Friday, October 03, 2008
BooksFirst: September 2008
The Know-It-All: One Man's Humble Quest to Become the Smartest Person in the World by AJ Jacobs
Smile When You’re Lying: Confessions of a Rogue Travel Writer by Chuck Thompson
The two books I read this month were both non-fiction, but represent two very different styles. I say styles, not genres, because the style can be applied to any specific topic.
Last month I made a brief mention of what I call “stunt journalism.” This is where the writer does something unusual or different solely for the sake of writing about it. In The Omnivore’s Dilemma (from last month), Michael Pollan did things like buy a beef cattle, work on an organic farm, and go boar hunting, all things he normally wouldn’t have done if he weren’t writing a book about the food chain.
In The Know-It-All, A. J. Jacobs reads the entire Encyclopedia Britannica. Clearly this is something a sane normal person would not have done without a book contract. This book is subtitled “One Man's Humble Quest to Become the Smartest Person in the World”, but “My Year As An Insufferable Prick” would have been more apt. Not only does he read the entire encyclopedia, to the distress of his wife, friends, and coworkers, he tries to drop into conversation little nuggets he learned whenever he can. While clearly this is done for comic effect, it annoyed me and I wasn’t even the woman he was trying to impregnate.
One of the sub-threads in the book is a running tale of the attempts by his wife to get pregnant. For some reason, writers tend to find fertility and the lack thereof fascinating to themselves, and by extension to their readers. The heroics he goes through to plant a seed are sitcom stale and really have nothing else to do with the book. But he does manage to knock up his old lady, thus giving the book a happy ending.
A less happy ending is the other running bit, which is his attempt to win Who Wants To Be A Millionaire? (because he once interviewed Alex Trebek, he is ineligible for Jeopardy, a much better way to land a claim as the smartest guy in the world). He finally makes it on the show, and while I won’t spoil the ending, let’s just say he’s keeping his day job.
Spread throughout the book are smaller mini-stunts such as joining Mensa just to mock its members, attending a crossword convention, interviewing a rabbinical scholar, and just behaving like an asshole. The chapters are done alphabetically and the little vignettes all tie into individual encyclopedia entries. The book is funny and breezy, but by the end of it I was ready to clock him and tell him that people that think they know everything really annoy those of us that do.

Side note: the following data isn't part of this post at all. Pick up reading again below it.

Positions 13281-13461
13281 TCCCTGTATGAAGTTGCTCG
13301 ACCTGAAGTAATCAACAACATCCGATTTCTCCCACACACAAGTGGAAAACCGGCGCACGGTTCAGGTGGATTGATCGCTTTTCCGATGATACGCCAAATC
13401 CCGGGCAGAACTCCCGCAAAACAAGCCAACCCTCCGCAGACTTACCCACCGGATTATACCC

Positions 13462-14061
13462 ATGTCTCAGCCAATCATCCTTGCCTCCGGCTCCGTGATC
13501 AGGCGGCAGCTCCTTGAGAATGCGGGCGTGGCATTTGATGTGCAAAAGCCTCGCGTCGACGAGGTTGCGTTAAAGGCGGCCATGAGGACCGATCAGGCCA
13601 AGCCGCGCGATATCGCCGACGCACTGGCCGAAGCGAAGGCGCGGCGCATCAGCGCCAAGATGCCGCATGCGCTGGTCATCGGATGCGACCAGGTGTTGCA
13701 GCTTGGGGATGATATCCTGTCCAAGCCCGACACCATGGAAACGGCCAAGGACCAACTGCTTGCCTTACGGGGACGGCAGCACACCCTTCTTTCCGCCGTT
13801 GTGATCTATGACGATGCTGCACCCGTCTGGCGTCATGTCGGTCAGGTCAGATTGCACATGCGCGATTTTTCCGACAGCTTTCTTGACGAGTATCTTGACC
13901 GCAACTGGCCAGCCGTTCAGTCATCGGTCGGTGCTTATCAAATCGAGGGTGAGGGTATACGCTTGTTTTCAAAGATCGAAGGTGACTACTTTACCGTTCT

Another non-fiction format that I frequently fall for is the insider’s expose. Anthony Bourdain with Kitchen Confidential really reinvented this genre by ladling on heaping loads of sarcasm over generous dollops of eye-opening revelations. Confessions Of An Economic Hit Man was my most recent foray into this field.
With Smile While Your Lying, Chuck Thompson takes the reader into the world of travel journalism where every hotel is more luxurious than the last and every foreign dish is a delicacy waiting to be discovered. That travel journalism is an incestuous web of blurb-happy hacks feeding at the trough of publicity hungry resorts should be no shock. If anything, the book is too tame. I want more gorey tales of the fraud and lies that perpetrate the glossy magazines and the Sunday travel sections.
Like Know-It-All, this is several books struggling for equal time. One is a memoir of a young wastrel slowly sucked into a sleazy disreputable slice of journalism. He’s got great stories of his youth traveling in Asia on a shoestring. And the chapter on his short-lived attempt to break the mold of standard travel writing is revealing and fresh. The book also attempts to tell what to really expect when traveling and give insights on how to find the REAL country. Finally, it also tries for some snarky observations. I got a blogpost a while back from his lambasting of Baltimore’s Inner Harbor and other Tacky Tourist Drinking Districts™ (my phrase, not his).
Thompson is an amazingly talented writer. Every page has a wicked turn of phrase or incredible insight. But overall, the book falls short. Read it for some great insights, but I thought it fell just a little short of its promise.
In two months I've read four non-fiction books. In a way, it's my own form of stunt blogging. Next month I go back to some light entertainment. I promise.